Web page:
Monday, April 27, 2015

four horse gate

One of my favorite things, on the mornings when I am there by myself, is getting two horses at a time in from the four horse PM turnout field.  The second two are obviously no problem, but the first two have to be gotten out of the field without the other two getting out, opening and shutting the gate, everyone calm.  I love doing this with a sense of quality, softness, ease.  When Ray Hunt or Buck Brannaman say, "I don't train horses, I just ride them with quality," well, I know I'm not up to that.  I try.  I aspire.  I try some more.  But on this one thing, probably also because there is no one ever looking and no one to compare myself to, I have some quality.  Just me and the horses.

There are so many things.  Hey guys, I'm coming.  Do the two I need first know it.  If ONLY they know it, it is easier.  That almost never happens, but sometimes.  The big marmaduke cannot come first but has to be told daily that he doesn't own the gate, or anything else in this field either.  The big old one-eyed man owns the gate, gets his halter first.   Then the red gelding, who really doesn't appreciate the big marmaduke but mostly because marmaduke is the only horse he can push around any at all.

It doesn't matter if it is raining or freezing or anything else, get the halters, open the gate in, shut the gate, latch the gate.  Ideally they put their own halters on.  Wait until they do that.  Without anyone getting in any trouble.  Wait.  Back off any troublemakers, often with just a mare look.  Acknowledge I'm the leader here, push your own nose into your own halter, get your pet and smile from me.  There can never ever ever be any hurry, any rush.   Wait.  Back off any trouble makers, arrange leads.  Open the gate in.  First horse walks out, walks out far enough, I ask for hindquarter yield with lead timed up with the stepping under hind leg.  I go out.  Second horse comes out, ask for hq yield timed up with reaching under hind foot as soon as haunches clear the gate.  Shut and latch gate.  Turn pair however required to get on one eyed horse's eyed side.  Walk in.

Seems simple. I love it easy and quiet.  Sure, there are times when one must get effective, but I love easy and quiet.

Monday, April 13, 2015

if I had a question

Well, the next time I rode her out, by herself, she was broke again, and I don't mean that in the good horse way.  Actually what she was was balky.  Not too, and it didn't take too long to work through it, but it didn't take less than last time either.  I probably did more pressure release and less approach retreat because 1) I wasn't scared and 2) I wasn't patient.  In the end it was a good ride, a fun ride, and what I mean by that is that we went everywhere, did everything.  I did go into the arena to canter but we did do that and did it quite nicely and quite a bit with more than several and less than numerous transitions on each side.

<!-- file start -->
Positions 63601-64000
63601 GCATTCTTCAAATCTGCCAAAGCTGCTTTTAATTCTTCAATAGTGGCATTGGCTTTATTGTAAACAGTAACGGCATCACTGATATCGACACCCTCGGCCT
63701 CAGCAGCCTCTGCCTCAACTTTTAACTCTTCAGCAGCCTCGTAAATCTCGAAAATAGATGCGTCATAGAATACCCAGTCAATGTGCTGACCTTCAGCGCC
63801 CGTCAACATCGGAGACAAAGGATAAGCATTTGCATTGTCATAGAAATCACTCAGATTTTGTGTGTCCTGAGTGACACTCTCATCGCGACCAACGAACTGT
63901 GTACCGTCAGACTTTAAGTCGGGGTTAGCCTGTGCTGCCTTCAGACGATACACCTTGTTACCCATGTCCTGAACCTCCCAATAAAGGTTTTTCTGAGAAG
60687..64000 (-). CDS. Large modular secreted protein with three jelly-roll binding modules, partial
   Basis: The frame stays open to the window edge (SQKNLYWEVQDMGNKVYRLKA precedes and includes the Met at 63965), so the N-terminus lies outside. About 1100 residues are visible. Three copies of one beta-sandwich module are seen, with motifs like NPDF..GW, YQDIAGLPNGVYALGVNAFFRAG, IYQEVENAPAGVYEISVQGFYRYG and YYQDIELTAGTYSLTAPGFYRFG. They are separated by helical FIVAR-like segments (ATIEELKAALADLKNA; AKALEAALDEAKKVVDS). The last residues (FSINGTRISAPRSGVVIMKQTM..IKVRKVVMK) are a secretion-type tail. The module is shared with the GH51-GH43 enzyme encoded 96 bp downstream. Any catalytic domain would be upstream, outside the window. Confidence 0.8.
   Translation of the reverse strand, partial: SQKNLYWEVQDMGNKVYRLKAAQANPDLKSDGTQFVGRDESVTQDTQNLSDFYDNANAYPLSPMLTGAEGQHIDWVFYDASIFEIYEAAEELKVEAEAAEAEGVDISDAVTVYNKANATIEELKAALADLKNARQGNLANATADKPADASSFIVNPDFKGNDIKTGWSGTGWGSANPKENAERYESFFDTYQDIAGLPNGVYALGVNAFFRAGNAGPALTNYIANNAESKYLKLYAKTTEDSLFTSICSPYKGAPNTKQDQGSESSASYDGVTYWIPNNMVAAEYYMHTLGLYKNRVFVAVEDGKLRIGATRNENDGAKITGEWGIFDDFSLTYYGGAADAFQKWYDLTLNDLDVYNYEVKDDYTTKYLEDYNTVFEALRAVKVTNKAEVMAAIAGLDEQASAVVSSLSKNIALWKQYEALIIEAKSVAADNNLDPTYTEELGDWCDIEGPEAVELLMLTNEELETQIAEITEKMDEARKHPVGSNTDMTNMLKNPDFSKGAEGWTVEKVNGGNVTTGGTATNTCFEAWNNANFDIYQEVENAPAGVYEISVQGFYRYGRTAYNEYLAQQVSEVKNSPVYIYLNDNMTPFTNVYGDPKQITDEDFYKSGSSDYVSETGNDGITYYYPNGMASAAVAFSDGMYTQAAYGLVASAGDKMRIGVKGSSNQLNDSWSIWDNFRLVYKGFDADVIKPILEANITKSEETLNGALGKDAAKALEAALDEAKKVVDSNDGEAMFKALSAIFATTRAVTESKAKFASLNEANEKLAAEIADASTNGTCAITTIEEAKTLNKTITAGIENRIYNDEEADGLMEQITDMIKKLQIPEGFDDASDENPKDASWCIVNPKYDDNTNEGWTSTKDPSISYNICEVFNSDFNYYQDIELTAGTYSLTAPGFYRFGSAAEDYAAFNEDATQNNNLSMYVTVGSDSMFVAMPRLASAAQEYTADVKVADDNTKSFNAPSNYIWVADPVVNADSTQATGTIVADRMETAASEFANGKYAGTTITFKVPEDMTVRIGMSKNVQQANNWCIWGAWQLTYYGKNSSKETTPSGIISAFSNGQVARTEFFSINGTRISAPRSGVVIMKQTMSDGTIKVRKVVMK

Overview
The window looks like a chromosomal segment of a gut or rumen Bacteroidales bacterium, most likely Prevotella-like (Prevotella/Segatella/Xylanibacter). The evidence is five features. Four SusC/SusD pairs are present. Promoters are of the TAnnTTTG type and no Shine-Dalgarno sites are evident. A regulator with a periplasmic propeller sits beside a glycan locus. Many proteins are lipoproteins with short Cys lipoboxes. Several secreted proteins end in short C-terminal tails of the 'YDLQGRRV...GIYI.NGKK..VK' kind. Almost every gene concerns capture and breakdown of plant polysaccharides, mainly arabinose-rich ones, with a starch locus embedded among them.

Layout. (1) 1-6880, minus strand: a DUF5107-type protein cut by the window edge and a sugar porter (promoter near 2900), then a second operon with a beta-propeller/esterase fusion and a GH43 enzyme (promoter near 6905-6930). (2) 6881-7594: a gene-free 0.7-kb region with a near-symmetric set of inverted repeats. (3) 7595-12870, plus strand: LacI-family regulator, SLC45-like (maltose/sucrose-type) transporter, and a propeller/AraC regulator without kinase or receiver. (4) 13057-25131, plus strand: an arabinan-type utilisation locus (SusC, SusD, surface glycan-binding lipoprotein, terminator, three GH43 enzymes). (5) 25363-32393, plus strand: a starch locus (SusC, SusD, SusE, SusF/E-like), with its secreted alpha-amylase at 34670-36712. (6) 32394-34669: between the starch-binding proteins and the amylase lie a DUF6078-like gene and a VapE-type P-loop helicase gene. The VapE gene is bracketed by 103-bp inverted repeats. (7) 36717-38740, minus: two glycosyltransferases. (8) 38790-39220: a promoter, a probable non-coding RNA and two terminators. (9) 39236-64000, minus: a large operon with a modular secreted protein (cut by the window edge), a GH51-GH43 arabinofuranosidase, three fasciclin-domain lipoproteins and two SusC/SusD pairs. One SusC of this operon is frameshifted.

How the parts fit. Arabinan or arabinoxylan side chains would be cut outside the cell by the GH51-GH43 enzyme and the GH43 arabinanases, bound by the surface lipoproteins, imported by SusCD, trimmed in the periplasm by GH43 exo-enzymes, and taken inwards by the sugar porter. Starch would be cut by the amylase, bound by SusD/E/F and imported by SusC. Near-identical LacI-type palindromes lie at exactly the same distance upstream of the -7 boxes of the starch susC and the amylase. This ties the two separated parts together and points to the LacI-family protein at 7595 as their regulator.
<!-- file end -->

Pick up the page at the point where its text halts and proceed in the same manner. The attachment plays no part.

Now, lots of things go into this for Jin.  Hormones #1.  If it were all the same to me, she'd either get pregnant or get regumate.  But it isn't all the same to me.  We've brought her in this week to be turned out with the horse who, it turns out, is the love of her life, another mare who I guess at least isn't mean to her.  Jin is in love with her. So our choices there aren't helping.  I just don't think they are hurting it either tho -- that it is an issue that is going to be there to deal with anyway.

On the good side, I've been ponying.  Which has been interesting and productive.  On the bad side, it is these two mares I've ponied so far.  But others are coming in the mix.  But it'll be next week before I can get to that.

One of the thoughts I've had is that working with her and her being a better horse has NOT made her easier to ride.  Which is interesting.

Also, the more confident she gets, the more "left brained" she gets --  "make me" & "what's in it for me".

And when she's unconfident, she accepts me as leader but as she gets more confident, well, maybe there's something missing from my leadership there?  I think of Blaze.  I think of Zip who I am actively working with now.  So far so good with him but I can already tell that at some point he is going to say to me, "Are you my leader or am I yours?"

Now, the absolutely "I control your feet" thing has been VERY important.  As Buck puts it, they need to understand (and deeply understand) three things: 1) I can move your feet; 2) you cannot move my feet; 3) you can move your feet without being troubled.  I have (perhaps ironically) used this a good bit or standing still.  Obviously I need to use it more moving.

If I had a teacher right now I'd ask:  How do I do that leadership thing?  In the round pen?  On the lead rope?  Riding?